'Virus hunters' net bats in bid to avert next pandemic

Philippine researchers looking at bat viruses that have the potential to jump to humans

Left: Each bat is held steady by the head as a tiny swab is inserted into its mouth. The researchers are trying to find out which of the more than 1,300 species and 20 families of bats are most susceptible to infections and why. Above: Research team
Bat ecologist Kirk Taray detangling a bat caught in a net in Los Banos in the Philippine province of Laguna last month. Researchers wear protective gear when in contact with the bats, as a precaution against catching viruses. PHOTO: REUTERS
Left: Each bat is held steady by the head as a tiny swab is inserted into its mouth. The researchers are trying to find out which of the more than 1,300 species and 20 families of bats are most susceptible to infections and why. Above: Research team
Each bat is held steady by the head as a tiny swab is inserted into its mouth. The researchers are trying to find out which of the more than 1,300 species and 20 families of bats are most susceptible to infections and why. PHOTO: REUTERS
Left: Each bat is held steady by the head as a tiny swab is inserted into its mouth. The researchers are trying to find out which of the more than 1,300 species and 20 families of bats are most susceptible to infections and why. Above: Research team
Research team leader Phillip Alviola (left), who has studied bat viruses for more than a decade, taking a swab from a bat as Mr Taray noted down information, at Mount Makiling in Los Banos earlier this month.PHOTO: REUTERS
Left: Each bat is held steady by the head as a tiny swab is inserted into its mouth. The researchers are trying to find out which of the more than 1,300 species and 20 families of bats are most susceptible to infections and why. Above: Research team
Professor Alviola (left) and Mr Taray setting up a mist net near a bat roost at Mount Makiling last month.PHOTO: REUTERS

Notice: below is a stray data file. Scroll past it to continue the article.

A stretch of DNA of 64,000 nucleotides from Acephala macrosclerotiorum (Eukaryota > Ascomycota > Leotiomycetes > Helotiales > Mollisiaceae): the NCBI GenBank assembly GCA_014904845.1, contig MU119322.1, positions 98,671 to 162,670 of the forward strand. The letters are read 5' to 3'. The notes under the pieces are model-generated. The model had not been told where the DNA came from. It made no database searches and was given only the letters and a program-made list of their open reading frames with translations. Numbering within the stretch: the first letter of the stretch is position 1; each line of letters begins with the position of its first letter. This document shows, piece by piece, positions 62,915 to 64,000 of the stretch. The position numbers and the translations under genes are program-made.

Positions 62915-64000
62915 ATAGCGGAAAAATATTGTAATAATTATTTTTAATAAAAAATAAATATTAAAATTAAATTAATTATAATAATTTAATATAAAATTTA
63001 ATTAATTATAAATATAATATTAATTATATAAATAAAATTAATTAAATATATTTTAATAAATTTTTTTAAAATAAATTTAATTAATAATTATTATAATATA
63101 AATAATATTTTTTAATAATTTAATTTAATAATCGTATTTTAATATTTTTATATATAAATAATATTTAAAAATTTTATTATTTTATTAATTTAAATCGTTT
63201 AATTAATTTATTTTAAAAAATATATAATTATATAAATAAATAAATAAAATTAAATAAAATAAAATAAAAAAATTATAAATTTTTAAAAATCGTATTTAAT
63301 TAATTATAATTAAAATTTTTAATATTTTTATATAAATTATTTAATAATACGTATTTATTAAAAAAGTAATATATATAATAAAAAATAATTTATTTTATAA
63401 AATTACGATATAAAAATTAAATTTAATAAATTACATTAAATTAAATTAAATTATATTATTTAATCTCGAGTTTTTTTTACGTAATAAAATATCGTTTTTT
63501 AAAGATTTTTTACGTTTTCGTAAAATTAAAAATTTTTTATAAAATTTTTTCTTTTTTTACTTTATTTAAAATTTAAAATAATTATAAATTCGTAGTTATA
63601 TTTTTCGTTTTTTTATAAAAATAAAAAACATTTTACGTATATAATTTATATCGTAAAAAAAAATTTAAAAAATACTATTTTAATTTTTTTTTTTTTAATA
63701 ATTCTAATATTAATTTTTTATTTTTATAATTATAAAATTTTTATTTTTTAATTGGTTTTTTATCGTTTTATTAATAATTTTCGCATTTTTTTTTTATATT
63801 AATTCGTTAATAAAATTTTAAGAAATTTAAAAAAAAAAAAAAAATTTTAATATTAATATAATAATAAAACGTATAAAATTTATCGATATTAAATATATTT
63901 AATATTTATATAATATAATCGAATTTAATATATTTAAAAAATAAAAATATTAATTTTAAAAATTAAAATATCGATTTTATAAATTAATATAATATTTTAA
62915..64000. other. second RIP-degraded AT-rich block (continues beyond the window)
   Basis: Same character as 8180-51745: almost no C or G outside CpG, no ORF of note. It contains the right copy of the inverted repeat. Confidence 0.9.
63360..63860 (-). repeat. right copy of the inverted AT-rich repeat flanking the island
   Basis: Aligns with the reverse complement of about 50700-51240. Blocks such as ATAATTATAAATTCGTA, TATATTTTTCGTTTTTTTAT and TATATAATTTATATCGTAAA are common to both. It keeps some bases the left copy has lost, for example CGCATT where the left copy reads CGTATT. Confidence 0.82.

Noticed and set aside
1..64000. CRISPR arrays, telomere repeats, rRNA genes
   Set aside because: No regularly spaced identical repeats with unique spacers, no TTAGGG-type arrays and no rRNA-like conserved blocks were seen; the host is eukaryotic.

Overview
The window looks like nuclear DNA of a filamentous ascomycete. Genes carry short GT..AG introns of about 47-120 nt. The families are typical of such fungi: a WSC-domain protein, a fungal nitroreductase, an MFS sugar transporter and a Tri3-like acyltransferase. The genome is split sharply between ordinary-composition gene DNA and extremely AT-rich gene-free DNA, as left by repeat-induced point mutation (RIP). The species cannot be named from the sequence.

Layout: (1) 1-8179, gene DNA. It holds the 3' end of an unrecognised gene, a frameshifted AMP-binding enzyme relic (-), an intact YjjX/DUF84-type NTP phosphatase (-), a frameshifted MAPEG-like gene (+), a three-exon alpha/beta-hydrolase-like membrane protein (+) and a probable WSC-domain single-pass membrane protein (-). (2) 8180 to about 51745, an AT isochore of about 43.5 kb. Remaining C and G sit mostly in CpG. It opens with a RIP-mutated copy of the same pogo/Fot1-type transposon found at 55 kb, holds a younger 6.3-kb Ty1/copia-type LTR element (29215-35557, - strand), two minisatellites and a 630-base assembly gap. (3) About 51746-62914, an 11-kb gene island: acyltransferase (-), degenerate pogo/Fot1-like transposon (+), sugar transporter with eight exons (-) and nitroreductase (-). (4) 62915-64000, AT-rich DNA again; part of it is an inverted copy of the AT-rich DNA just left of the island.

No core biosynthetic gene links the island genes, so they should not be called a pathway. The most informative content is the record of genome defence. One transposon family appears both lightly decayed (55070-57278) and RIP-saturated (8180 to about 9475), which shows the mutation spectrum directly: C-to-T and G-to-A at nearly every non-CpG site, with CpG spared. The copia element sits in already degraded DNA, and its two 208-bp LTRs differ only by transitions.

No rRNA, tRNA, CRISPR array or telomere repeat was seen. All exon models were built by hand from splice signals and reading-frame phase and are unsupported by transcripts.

LOS BANOS (Philippines) • Researchers wearing headlamps and protective suits race to untangle the claws and wings of bats caught up in a big net after dark in the Philippine province of Laguna.

The tiny animals are carefully placed in cloth bags to be taken away, measured and swabbed, with details logged and saliva and faecal matter collected for analysis before they are returned to the wild.

The researchers call themselves the "virus hunters", tasked with catching thousands of bats to develop a simulation model that they hope will help the world avoid a pandemic similar to Covid-19, which has killed nearly 2.8 million people.

The Japanese-funded model will be developed over the next three years by the University of the Philippines Los Banos, which hopes the bats will help in predicting the dynamics of a coronavirus through an analysis of factors such as climate, temperature and ease of spread, including to humans.

"What we're trying to look into are other strains of coronavirus that have the potential to jump to humans," said ecologist Phillip Alviola - the leader of the group - who has studied bat viruses for more than a decade.

"If we know the virus itself and we know where it came from, we know how to isolate that virus geographically."

Beyond work in the laboratory, the research requires lengthy field trips, involving traipsing for hours through thick rainforest and precarious night hikes on mountains covered in rocks, tree roots, mud and moss.

The group also targets bat roosts in buildings, setting up mist nets before dusk to catch bats and extracting samples by the light of torches.

Each bat is held steady by the head as researchers insert tiny swabs into their mouths and record wingspans with plastic rulers, to try to see which of the more than 1,300 species and 20 families of bats are most susceptible to infections and why.

Researchers wear protective suits, masks and gloves when in contact with the bats, as a precaution against catching viruses.

"It's really scary these days," said Mr Edison Cosico, who is assisting Professor Alviola.

"You never know if the bat is already a carrier.

"What we're after is finding out if there are any more viruses from bats that can be transmitted to humans. We'll never know if the next one is just like Covid."

The bulk of those caught are horseshoe bats known to harbour coronaviruses, including the closest-known relative of the Sars-CoV-2 coronavirus.

Horseshoe bats figure in two of the scenarios considered by World Health Organisation experts investigating the origins of the Sars-CoV-2 virus that causes Covid-19.

Host species, such as bats, usually display no symptoms of the pathogens, although these can be devastating if transmitted to humans or other animals.

Deadly viruses that have originated from bats include Ebola and other coronaviruses, the severe acute respiratory syndrome and Middle East respiratory syndrome.

Humans' exposure to and closer interaction with wildlife means the risk of disease transmission is now higher than ever, said bat ecologist Kirk Taray.

"By having baseline data on the nature and occurrence of the potentially zoonotic virus in bats, we can somehow predict possible outbreaks."

REUTERS

A version of this article appeared in the print edition of The Straits Times on March 29, 2021, with the headline ''Virus hunters' net bats in bid to avert next pandemic'. Subscribe